1. Sickness is bad, but dependence is good
Ill-health very obviously makes you weak and dependent, and my instinct has always been to escape it as fast as I can. Yet it’s ironic that physical ill-health produces much spiritual health through an assault on self-reliance. As Tim Keller said, ‘you’ll never find out that Jesus is all you need until you get into a situation where Jesus is all you’ve got.’ Dependence is great for your prayer life, and if you can bottle it then much good can be done.
2. Plodding is victory
Intense episodes of sudden pain and unpredictability have, at times, wiped us out emotionally, psychologically and physically. In that context, survival has been triumph. Waiting in hope has been a form of winning. Just keeping going has been a sign and wonder. The devil is humiliated by the perseverance of the saints. And, wonderfully, underneath all our holding on, are the everlasting arms holding onto us.
3. Lament is a means of grace
I always knew that I could lament and that there were rich psalms to help me do that. But a fellow pastor opened my eyes, some years back, to lament, not simply as an opportunity to vent feelings, but as a means of grace. It was a powerful for me to see lament as a way to grow up into Christ. Accordingly, I love using the psalms to lament. Psalm 88, the bleakest of them all, is strangely wonderful, and my faith is stronger because of it.
4. The stabilising effect of specific scriptures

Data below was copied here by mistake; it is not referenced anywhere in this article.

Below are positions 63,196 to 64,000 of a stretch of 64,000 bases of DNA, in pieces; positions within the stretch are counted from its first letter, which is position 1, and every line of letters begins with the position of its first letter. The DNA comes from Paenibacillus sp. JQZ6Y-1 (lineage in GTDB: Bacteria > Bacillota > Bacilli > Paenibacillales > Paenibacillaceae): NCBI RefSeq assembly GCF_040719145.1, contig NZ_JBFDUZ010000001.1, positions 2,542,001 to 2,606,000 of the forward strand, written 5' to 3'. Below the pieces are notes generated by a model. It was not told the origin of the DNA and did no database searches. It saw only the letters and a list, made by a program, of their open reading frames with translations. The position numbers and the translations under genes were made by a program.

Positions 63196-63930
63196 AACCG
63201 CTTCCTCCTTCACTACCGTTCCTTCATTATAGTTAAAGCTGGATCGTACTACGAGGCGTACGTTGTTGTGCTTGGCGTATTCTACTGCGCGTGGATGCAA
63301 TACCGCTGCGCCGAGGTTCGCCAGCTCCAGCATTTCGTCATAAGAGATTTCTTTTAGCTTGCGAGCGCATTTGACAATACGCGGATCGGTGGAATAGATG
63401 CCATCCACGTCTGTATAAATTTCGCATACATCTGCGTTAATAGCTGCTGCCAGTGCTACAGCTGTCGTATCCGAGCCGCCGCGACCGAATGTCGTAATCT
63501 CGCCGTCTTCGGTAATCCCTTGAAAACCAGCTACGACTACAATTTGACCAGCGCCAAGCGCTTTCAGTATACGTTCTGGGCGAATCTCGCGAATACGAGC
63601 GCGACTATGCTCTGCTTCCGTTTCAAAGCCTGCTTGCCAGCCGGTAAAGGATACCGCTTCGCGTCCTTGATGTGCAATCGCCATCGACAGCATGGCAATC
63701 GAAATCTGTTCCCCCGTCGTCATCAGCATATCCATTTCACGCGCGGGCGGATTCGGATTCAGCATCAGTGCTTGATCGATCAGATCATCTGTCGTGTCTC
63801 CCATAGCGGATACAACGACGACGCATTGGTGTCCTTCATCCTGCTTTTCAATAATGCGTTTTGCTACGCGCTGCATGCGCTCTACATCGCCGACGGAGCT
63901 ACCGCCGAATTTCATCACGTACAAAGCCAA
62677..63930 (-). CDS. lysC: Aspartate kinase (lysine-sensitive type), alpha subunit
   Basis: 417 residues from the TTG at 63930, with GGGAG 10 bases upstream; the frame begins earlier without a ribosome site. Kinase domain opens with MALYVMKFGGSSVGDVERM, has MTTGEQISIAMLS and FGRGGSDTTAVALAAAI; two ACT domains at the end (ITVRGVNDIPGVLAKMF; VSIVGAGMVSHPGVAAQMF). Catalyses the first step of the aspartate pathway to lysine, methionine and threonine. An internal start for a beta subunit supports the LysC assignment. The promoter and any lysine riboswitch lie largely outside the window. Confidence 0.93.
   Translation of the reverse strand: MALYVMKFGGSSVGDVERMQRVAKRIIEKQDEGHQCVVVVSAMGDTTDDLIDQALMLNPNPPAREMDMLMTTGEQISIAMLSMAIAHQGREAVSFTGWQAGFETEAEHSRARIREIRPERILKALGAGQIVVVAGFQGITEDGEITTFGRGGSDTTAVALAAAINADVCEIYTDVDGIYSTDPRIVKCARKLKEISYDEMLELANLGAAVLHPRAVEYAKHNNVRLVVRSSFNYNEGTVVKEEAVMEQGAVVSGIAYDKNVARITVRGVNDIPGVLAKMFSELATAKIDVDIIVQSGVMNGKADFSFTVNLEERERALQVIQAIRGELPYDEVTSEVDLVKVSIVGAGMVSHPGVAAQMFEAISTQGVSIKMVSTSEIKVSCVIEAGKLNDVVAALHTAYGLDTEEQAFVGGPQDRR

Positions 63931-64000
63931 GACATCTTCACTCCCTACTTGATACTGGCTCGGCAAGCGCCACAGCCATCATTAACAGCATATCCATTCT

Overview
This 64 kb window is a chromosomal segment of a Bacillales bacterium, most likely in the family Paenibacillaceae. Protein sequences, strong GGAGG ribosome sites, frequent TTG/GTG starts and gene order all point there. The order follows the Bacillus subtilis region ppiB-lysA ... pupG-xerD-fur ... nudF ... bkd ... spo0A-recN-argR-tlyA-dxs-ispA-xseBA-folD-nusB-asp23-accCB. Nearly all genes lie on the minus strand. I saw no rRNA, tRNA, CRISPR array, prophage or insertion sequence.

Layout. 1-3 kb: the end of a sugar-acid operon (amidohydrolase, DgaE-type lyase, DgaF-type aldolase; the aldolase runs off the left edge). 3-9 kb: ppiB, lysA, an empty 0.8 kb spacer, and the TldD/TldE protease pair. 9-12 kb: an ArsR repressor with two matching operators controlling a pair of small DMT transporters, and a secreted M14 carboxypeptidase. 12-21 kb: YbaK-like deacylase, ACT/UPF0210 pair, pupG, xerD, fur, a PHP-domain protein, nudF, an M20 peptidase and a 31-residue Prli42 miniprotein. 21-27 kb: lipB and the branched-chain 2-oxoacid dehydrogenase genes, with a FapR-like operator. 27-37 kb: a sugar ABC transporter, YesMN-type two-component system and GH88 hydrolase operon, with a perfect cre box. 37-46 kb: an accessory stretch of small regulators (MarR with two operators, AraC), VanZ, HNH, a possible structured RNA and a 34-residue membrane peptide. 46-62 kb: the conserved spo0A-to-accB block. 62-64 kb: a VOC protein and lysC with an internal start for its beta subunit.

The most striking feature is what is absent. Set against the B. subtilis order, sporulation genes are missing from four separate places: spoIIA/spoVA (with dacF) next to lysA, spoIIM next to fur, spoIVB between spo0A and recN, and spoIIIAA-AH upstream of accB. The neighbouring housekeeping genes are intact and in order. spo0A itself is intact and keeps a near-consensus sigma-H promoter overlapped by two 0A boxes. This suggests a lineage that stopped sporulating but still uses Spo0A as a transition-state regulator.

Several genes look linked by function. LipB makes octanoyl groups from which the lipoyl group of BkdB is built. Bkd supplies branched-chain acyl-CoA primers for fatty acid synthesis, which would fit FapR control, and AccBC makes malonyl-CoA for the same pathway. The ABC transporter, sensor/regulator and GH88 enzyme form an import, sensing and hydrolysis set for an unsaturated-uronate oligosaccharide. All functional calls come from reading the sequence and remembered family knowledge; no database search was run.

Obviously, reading the Scriptures is always good! But, many who’ve had big struggles have said to me that they camp out in a particular Bible verse (or passage), and let it shape them. In recent years, for me, it’s been the well-worn 2 Corinthians 12:1–10.
I must go on boasting. Although there is nothing to be gained, I will go on to visions and revelations from the Lord. I know a man in Christ who fourteen years ago was caught up to the third heaven. Whether it was in the body or out of the body I do not know—God knows. And I know that this man—whether in the body or apart from the body I do not know, but God knows— was caught up to paradise and heard inexpressible things, things that no one is permitted to tell. I will boast about someone like that, but I will not boast about myself, except about my weaknesses. Even if I should choose to boast, I would not be a fool, because I would be speaking the truth. But I refrain, so no one will think more of me than is warranted by what I do or say, or because of these surpassingly great revelations.
Therefore, in order to keep me from becoming conceited, I was given a thorn in my flesh, a messenger of Satan, to torment me. Three times I pleaded with the Lord to take it away from me. But he said to me, “My grace is sufficient for you, for my power is made perfect in weakness.” Therefore I will boast all the more gladly about my weaknesses, so that Christ’s power may rest on me. That is why, for Christ’s sake, I delight in weaknesses, in insults, in hardships, in persecutions, in difficulties. For when I am weak, then I am strong.
Its interweaving of divine sovereignty, spiritual warfare, earnest prayer and the Lord’s discipline is just very profound.
5. The importance of ‘living in season’